She used innovative farming techniques, such as growing different soil-enriching legumes and rotating her crops. Her hard work led to improved soil quality, which allowed her to grow a wider diversity of crops, and as a result, minimize risks. It turns out that diversifying crops can play a crucial role in helping rural communities adapt to climate change.

At the same time, there have been many challenges. A wider range of crops means a farmer needs greater access to seeds and knowledge about how to grow and cook these foods. The farming practices can also be more labor-intensive.

To ensure that new activities are not just increasing women’s workload and reducing their time for other important activities such as breastfeeding and child care, we’ve established community-organized educational activities, such as village “crop residue promotion” days. These events have been important for sharing knowledge and encouraging all household members to get involved.

Anita joined the project at a time when her farm had poor soils, and her children were malnourished. She took up the call for experimentation, trying all sorts of different combinations in her fields, and also became a farmer research leader. Thanks to her and other farmer researchers, we now have a far better understanding of what methods for farming can be successful in areas ravaged by climate change.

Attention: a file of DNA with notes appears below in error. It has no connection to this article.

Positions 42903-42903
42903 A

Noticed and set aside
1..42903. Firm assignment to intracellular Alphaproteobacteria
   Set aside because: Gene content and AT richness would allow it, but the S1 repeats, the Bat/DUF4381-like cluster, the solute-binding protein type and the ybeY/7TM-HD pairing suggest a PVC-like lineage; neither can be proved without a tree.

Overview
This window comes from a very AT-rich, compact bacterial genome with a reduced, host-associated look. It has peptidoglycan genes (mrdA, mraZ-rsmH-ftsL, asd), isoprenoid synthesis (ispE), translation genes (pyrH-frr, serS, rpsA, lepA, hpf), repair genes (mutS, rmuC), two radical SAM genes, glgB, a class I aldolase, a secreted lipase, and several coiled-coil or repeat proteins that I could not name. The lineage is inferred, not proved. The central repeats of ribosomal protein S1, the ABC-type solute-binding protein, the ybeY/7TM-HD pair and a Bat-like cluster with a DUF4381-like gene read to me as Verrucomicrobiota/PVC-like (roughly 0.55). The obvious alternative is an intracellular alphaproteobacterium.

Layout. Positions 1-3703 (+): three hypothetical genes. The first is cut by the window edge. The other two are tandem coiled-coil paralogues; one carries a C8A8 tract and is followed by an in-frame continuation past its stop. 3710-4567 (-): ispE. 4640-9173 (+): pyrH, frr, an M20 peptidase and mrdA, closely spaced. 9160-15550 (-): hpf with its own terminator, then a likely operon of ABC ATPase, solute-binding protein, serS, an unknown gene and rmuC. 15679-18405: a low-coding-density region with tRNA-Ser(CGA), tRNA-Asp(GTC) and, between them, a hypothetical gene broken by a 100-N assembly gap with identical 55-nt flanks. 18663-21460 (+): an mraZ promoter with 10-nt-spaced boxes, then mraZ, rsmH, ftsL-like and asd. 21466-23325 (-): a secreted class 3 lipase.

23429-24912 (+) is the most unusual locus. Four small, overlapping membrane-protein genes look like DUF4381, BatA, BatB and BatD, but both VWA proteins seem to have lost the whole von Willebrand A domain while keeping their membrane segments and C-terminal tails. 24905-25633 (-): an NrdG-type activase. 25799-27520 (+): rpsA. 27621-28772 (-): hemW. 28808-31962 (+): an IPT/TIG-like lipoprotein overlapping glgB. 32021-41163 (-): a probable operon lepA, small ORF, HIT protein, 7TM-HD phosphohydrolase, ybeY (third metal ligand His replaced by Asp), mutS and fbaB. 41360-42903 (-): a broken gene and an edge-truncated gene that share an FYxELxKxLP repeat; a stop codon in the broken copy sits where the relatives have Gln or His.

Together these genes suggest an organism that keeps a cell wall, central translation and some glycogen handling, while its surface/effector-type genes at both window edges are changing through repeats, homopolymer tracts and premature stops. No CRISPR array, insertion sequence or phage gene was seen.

Farmer-led experimentation—having farmers learn on the ground what works in their fields—has been an important part of our success. Farmer-to-farmer teaching is another key ingredient, along with community strategies to address social inequalities such as gender discrimination that prevent these farming benefits from reaching the most vulnerable groups.

Anita and her colleagues face an uphill battle. This year the Malawi government has announced that overall crop yields will fall by almost one-third, due to drought in the north and floods in the south. Recent reports anticipate severe impacts, particularly on the poor. In a country where the majority of people grow at least half of their own food supply, this news suggests that the coming year will be grim for Anita’s village and families across the country.

The most recent climate change studies leave no room for doubt that human activities primarily in the Global North release carbon and other greenhouse gases into the atmosphere, leading to unprecedented shifts in climate. A recent study found that Africa contributes only about two percent of all greenhouse gas emissions.

It is not too late—and certainly not too soon—to heed Anita’s example, and to support this innovative, farmer-led approach to adapting to climate change, while working to reduce our own climate impacts on our shared planet.

Rachel Bezner Kerr, Development Sociology, is a partner in Soils, Food, and Healthy Communities and the Malawi Farmer to Farmer Agroecology project, both based in Malawi.


An earlier version of this article appeared in The Conversation.
Feature photo: Farmer-led community event (Carmen Bezner Kerr)